Unfortunately, punctuality can even be an inconvenience in a culture with more lenient and flexible schedule. My husband stresses the importance of arriving promptly to dinner parties, that is, he wants to arrive at the time indicated on the invitation. However, I find myself stalling our departure in order to avoid inconveniencing the hostess. Since most guests tend to arrive 30 minutes or more late, she might not be fully prepared for guests if we arrive ’on time’, and she might struggle trying to make conversation with me while still cooking and cleaning, leaving me in an awkward position while he goes off to another room with the host.

On the other hand, an American crowd might be expected to arrive 5-10 minutes before the scheduled time. That’s why there can be some confusion.

Of course, punctuality should be the norm for all events, but I’m not sure what it would take for people to accept that on a wide scale. It’s not easy to enforce it with other people, but the least we can do is enforce it on ourselves and make punctuality a fixed attribute for which we are known.

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Source: ibnatalhidayah.blogspot.com.

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Categories
New Muslims Reflections

What It’s Like To Be A Muslim College Student Today

Muslim College Students

Muslim students are trying to accomplish the exact same goal as every other college student: to find their space on campus and make it to graduation.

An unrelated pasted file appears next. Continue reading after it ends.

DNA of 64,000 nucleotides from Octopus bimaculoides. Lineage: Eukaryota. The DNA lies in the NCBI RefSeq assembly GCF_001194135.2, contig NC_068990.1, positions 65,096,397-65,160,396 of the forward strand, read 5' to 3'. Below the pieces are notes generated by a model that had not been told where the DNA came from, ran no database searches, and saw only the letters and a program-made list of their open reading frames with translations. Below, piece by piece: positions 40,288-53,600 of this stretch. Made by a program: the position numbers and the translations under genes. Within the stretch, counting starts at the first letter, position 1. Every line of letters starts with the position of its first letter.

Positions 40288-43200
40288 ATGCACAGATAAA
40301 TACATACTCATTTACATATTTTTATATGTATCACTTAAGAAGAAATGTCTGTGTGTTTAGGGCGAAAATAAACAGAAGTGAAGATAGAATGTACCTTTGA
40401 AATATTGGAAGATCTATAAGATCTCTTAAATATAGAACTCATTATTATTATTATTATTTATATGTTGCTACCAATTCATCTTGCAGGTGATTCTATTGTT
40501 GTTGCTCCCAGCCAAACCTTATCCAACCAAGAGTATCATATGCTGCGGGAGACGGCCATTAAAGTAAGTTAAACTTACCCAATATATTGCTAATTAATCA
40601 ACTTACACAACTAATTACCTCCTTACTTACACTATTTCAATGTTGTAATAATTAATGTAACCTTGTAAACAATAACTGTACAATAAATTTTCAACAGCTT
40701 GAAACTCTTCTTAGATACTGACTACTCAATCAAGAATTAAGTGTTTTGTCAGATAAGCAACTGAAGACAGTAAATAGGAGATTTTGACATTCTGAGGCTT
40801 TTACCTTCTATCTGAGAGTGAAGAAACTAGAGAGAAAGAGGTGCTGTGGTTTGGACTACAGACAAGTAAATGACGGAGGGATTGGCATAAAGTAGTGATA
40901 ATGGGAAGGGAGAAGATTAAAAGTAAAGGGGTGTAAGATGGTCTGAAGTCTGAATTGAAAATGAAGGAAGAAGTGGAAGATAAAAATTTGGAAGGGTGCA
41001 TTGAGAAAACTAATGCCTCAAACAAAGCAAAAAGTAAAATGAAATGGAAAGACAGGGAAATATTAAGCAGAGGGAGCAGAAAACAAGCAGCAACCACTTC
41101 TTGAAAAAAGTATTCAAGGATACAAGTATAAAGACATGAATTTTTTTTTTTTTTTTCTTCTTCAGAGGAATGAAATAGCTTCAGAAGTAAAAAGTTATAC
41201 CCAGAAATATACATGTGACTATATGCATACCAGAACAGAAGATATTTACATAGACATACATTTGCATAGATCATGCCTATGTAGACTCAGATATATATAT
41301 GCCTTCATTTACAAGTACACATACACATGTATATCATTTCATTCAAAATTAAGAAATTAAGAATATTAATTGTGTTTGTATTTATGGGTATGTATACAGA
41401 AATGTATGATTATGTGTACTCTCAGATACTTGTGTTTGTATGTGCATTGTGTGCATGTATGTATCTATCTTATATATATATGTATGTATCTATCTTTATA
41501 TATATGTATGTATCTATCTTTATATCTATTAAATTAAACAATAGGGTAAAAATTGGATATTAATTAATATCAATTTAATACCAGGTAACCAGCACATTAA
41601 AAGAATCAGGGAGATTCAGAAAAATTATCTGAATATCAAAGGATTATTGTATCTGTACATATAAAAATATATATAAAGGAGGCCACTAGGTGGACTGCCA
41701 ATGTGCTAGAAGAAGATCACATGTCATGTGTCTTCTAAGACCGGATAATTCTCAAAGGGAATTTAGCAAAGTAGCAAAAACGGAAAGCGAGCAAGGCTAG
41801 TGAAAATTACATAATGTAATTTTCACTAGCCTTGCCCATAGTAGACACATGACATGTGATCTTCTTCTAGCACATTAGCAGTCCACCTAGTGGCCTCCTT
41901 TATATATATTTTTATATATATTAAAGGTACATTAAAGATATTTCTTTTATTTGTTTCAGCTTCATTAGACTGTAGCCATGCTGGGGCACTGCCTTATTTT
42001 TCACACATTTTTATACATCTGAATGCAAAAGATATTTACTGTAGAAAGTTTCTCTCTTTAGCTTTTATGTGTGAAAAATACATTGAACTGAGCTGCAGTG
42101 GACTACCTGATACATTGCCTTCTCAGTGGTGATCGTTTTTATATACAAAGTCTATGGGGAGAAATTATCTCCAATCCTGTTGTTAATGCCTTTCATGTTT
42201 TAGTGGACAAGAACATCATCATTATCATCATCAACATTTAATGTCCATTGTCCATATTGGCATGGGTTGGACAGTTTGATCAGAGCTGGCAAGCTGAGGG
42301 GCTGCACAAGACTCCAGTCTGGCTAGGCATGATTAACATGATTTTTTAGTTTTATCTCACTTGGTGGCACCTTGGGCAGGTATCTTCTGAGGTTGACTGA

“If you’ve never met a Muslim,” says Fatmah Berikaa, “you’re only getting the images that you see in the media.”

Berikaa, a freshman at Boston College, is one of several Muslim college students. The Huffington Post spoke to in recent weeks. Every day, in colleges across the country, young Muslims like Berikaa are confronting the stereotypes that endure about Islam.

They asked students to tell their stories about being practicing Muslims, in the hopes of dispelling some of the misconceptions about the religion, wanted to hear students speak for themselves about the role that faith plays in their lives. Each of these stories is presented as the student or students told it. The series features personal essays, transcribed conversations and a video blog.

Healthy Diverse

This is simply a collection of compelling stories -it’s not representative of all Muslim students in the U.S., nor is it meant to be. Students practice their faith in countless ways, and the Muslim population, in college as everywhere else, is incredibly diverse.

Some students spoke about the discrimination they face on a daily basis. One student, in journalism school, told of always being expected to write the news stories about the Middle East. Another spoke of the fear and shock that galvanized their school’s Muslim community after the killing of three young Muslims in Chapel Hill, North Carolina, this past February.

Still others talked about how they practice their religion on campus. We heard about student communities, prayer rooms and an Islamic fraternity.

The Need for Community-based Support

While all the stories were different, two common themes emerged. One was the importance of having a community. Many students told us that while they have friends who practice other religions, they find a particular kind of comfort in being among fellow Muslim students. They spoke about how the togetherness helps them to maintain their cultural identity and not feel isolated by their religion.

The other theme was the need for communication. Students often took a forgiving stance in the face of discrimination, saying that if someone doesn’t personally know any Muslims and associates Islam with terrorism because of what they see in the media, how are they to know any better?

The students we spoke with all showed a deep desire to spread knowledge about their faith. They urged non-Muslims to ask them about the religion, and they urged their fellow Muslims to be open in explaining it. They spoke about fostering tolerance and peace through awareness.